UPDATE 2:13 PM: OK, if we disqualify The Tao of Pooh because of the above results, and give a break to Descartes' Discourse on Method and Meditation on First Philosophy, Wittgenstein's Tractatus Logico-Philosophicus, and Husserl's Introduction to Eye-Gouging Boredom, we're left with one obvious answer:

Jude the Obscure by Thomas Hardy. Not that it's not a fantastic book. Hardy was emo when emo wasn't cool (not that it is now--if it were, emos would have nothing to sigh about). But the title doesn't exactly grab you by the shirt collar and scream, "Buy me! Curl up with me! Me love you long time!"

I think we can safely put "Obscure" on the no-no list of title words. Right above "Pooh."

*this is now on my Amazon wishlist, and no, I'm not kidding


Friday, November 16, 2007

Happy Meme of Happy Happiness

Rob at Laughing at the Pieces tagged me on a meme and said for me to do it when I'm out of hibernation. I'm not even close to poking my head out of the cave, but no one needs a happy like someone writing a war book.

Some number of things I'm happy about:

1) My husband's high school reunion (correlating to Rob's # 7). Best friends and eighties music, all in one night!

2) My cat Tiggy got good blood results yesterday. She has chronic renal failure, which is a terminal illness, but she's much improved from a month ago, so I'm setting back her Doomsday Clock to 12:01 a.m., as befitting an immortal creature.

3) Just got ARCs of Wicked Game in the mail. They're gorgeous, and the acknowledgments made my husband smile. I have a fun contest planned here next week to see who gets the very first one.

4) The soundtrack to HBO's Rome finally came out. When I bought it, Amazon told me that I should also buy the soundtrack to 300. So I did (though I accidentally paid 8 bucks extra for the stupid deluxe version). They are both outrageously wonderful and perfect accompaniment for writing a war novel.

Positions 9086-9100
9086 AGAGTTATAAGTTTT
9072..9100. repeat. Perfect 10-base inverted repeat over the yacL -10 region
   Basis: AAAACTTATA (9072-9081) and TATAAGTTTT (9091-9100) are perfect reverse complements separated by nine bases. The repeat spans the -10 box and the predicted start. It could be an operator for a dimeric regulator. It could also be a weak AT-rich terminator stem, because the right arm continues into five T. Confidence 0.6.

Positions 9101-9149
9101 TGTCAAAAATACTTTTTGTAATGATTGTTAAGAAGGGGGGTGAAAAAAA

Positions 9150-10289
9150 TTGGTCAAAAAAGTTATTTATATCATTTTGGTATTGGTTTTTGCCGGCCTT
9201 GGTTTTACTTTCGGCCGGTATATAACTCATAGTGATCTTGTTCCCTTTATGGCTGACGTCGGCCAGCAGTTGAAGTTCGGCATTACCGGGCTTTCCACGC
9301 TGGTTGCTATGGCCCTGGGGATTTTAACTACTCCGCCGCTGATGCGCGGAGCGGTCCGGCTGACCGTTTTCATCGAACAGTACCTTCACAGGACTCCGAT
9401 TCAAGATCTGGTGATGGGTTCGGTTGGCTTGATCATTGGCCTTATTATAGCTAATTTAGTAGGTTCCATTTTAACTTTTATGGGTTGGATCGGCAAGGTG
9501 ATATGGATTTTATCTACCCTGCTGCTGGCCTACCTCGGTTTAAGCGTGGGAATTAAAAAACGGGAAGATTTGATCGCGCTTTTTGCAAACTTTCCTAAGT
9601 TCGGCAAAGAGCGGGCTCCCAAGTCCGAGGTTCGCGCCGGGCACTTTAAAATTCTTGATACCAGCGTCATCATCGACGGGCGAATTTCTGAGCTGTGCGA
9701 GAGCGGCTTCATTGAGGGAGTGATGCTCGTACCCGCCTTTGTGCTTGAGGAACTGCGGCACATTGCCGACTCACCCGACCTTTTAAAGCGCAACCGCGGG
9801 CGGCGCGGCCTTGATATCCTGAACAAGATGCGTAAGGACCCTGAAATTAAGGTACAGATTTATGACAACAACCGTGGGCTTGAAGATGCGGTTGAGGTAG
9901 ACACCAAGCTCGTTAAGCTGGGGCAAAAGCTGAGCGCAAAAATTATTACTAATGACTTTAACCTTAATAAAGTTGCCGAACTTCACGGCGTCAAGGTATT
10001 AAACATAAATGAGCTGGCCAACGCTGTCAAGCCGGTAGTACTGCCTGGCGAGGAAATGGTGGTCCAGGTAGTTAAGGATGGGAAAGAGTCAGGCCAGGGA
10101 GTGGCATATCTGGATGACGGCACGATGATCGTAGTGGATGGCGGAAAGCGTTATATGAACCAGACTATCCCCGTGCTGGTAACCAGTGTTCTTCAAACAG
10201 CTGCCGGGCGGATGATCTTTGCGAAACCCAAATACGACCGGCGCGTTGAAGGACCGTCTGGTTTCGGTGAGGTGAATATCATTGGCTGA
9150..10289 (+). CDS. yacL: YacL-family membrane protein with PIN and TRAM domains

5) Joe Torre will be managing the Dodgers next year.

6) Brett Favre is having the season of a lifetime, proving that 38-year-olds can still kick ass.

7) There's a comet in Perseus that is currently bigger than the sun. No, I'm serious.

I'm shy about tagging people, so consider it all-inclusive. Just link back here. Have a happy weekend!


Wednesday, November 14, 2007

New Tom Stoppard play

The idea of rock 'n' roll is absolutely at the center of it...there is a form of expression which has beat, which has rhythm, which, when you begin to play it, has human beings moving instinctively, responding, letting go, becoming free, becoming wild.
--director Trevor Nunn

My favorite playwright Tom Stoppard has a new one opening on Broadway this week called Rock 'n' Roll. It's not just about the music genre, but also "everything from the lives of Czech dissidents and British Marxists to conflicting theories of consciousness to the Greek poetry of Sappho," according to this NPR piece, which features scenes of the play you can watch on your very own Home Personal Computer, which I hear a lot of the kids have these days.

If you have the means, I highly recommend checking it out.

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Tuesday, November 13, 2007

Hibernation update

Got an extension until Thanksgiving on The Reawakened, and I'm chugging along on that. I promise that this time next year you'll be reading it thinking, "Wow, I'm so glad she spent the lifespan of a piece of German paper writing this book instead of blogging."

But I thought I'd pop in to celebrate the beginning of the six-month countdown to Wicked Game (pre-order now and save 5%!) by spreading the news about a symposium at U Mass Amherst this weekend. Unbroken Chain: Grateful Dead and American Culture will be more than "a bunch of people sitting around talking about favorite concert memories," according to this Associated Press article. Insert easy joke here.

I'll try to keep popping in with brief posts here and there over the next few weeks. But right now, gotta get back to War and Peace--I mean, The Reawakened.

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This Side of Salvation

This Side of Salvation, Jeri's new contemporary YA novel!

Now available in hardcover and ebook.

“A smart, well-rounded, and unpredictable tale...bringing to light issues of belief versus free will, spirit versus body, and family versus self.” —Booklist, **Starred Review**


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"Shattered," a Shade novella!

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Jeri Smith-Ready

Jeri Smith-Ready is a Maryland author of books for teens and adults.